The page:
Another Bauhaus acolyte was Margaret De Patta, whose work reflected the profound influence of Bauhaus teacher Laszlo Moholy-Nagy, with whom she studied. Meanwhile, out in San Francisco, Peter Macchiarini looked to African masks and Cubism for inspiration. Brass, copper, and silver were common materials, along with opals, agates, and wood.
In Scandinavia during the 1940s and ’50s, a parallel movement was underway. Henning Koppel and Nanna Ditzel were two notable Georg Jensen designers, whose silver necklaces sporting amoeba-like and teardrop shapes combined the perfection of Danish silversmithing with an interest in natural, even primal, forms.
Later, in 1960s Finland, Bjorn Weckstrom married solid silver and polished chunks of acrylic to create rings, bracelets, and pendants that were at once space age and organic.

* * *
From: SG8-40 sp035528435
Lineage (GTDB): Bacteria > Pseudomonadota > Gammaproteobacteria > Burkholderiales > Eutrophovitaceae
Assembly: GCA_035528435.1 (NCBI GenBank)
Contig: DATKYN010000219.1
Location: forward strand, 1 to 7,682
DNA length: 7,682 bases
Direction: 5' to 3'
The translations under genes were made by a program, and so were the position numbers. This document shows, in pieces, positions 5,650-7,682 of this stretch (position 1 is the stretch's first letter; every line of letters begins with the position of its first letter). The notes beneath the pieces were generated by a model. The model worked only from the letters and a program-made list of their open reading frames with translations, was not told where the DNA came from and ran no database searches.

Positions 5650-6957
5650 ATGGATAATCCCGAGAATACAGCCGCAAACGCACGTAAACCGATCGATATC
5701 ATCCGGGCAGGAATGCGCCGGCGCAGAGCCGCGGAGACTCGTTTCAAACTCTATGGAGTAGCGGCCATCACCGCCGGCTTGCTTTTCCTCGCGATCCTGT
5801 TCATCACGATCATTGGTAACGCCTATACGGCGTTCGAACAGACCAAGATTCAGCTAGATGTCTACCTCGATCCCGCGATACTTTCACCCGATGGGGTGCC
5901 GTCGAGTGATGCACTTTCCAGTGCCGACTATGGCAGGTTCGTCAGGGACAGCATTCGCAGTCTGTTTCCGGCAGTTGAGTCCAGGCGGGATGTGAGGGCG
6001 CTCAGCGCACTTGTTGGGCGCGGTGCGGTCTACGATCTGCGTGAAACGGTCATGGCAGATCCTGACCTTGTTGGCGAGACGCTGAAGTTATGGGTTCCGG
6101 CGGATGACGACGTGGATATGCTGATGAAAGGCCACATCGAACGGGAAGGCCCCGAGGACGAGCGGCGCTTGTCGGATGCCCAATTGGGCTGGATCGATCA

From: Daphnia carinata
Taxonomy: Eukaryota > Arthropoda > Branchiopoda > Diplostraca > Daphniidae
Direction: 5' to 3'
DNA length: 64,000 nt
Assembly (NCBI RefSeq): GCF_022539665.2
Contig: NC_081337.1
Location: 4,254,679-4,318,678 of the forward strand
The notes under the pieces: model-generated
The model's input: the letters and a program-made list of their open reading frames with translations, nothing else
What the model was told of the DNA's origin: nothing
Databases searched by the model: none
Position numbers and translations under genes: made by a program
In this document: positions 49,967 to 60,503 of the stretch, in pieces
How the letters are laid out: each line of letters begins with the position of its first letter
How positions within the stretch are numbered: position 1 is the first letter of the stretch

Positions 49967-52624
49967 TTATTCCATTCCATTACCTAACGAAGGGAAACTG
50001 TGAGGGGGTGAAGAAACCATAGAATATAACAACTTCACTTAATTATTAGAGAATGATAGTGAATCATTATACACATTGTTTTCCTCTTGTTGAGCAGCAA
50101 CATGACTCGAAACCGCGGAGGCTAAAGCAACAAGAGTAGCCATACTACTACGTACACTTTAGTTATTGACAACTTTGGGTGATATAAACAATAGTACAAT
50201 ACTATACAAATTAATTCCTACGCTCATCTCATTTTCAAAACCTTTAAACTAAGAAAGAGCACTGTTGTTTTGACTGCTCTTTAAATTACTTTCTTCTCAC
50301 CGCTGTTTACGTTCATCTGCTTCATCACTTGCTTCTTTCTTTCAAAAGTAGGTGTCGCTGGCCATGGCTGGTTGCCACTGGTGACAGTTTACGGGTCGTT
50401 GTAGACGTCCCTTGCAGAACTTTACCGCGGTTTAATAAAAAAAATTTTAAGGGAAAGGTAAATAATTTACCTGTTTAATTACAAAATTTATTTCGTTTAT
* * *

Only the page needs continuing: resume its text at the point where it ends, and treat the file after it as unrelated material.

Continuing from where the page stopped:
Best of the Web (“Hall of Fame”)
All About Jewels Dictionary
Morning Glory Antiques and Jewelry
Cathy Gordon's Jewelry Gallery
Clubs & Associations
- American Society of Jewelry Historians
- Association for the Study of Jewelry and Related Arts
- Society of Jewellery Historians
Other Great Reference Sites
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Recent News: Modernist Jewelry
Source: Google News
A beautiful Easter table comes naturallyMontreal Gazette, April 15th
DeBiens, more of a modernist, went for the look of long-stemmed parrot tulips arching gracefully from square or rectangular glass vases. (Keep the containers to less than 7 inches high so that guests across the table can see each other.) “It's a...Read more
From desert to sea on Route 66Boston Globe, April 12th
Serious buyers with rolling luggage and shopping carts come looking for mid-century Modern housewares, Streamline-era cocktail bars, vintage couture, yesteryear's designer sunglasses, and the Bakelite jewelry that is so plentiful that display tables...Read more
The 2014 Whitney Biennial is a disappointing show with memorable moments.Kansas City Star, April 11th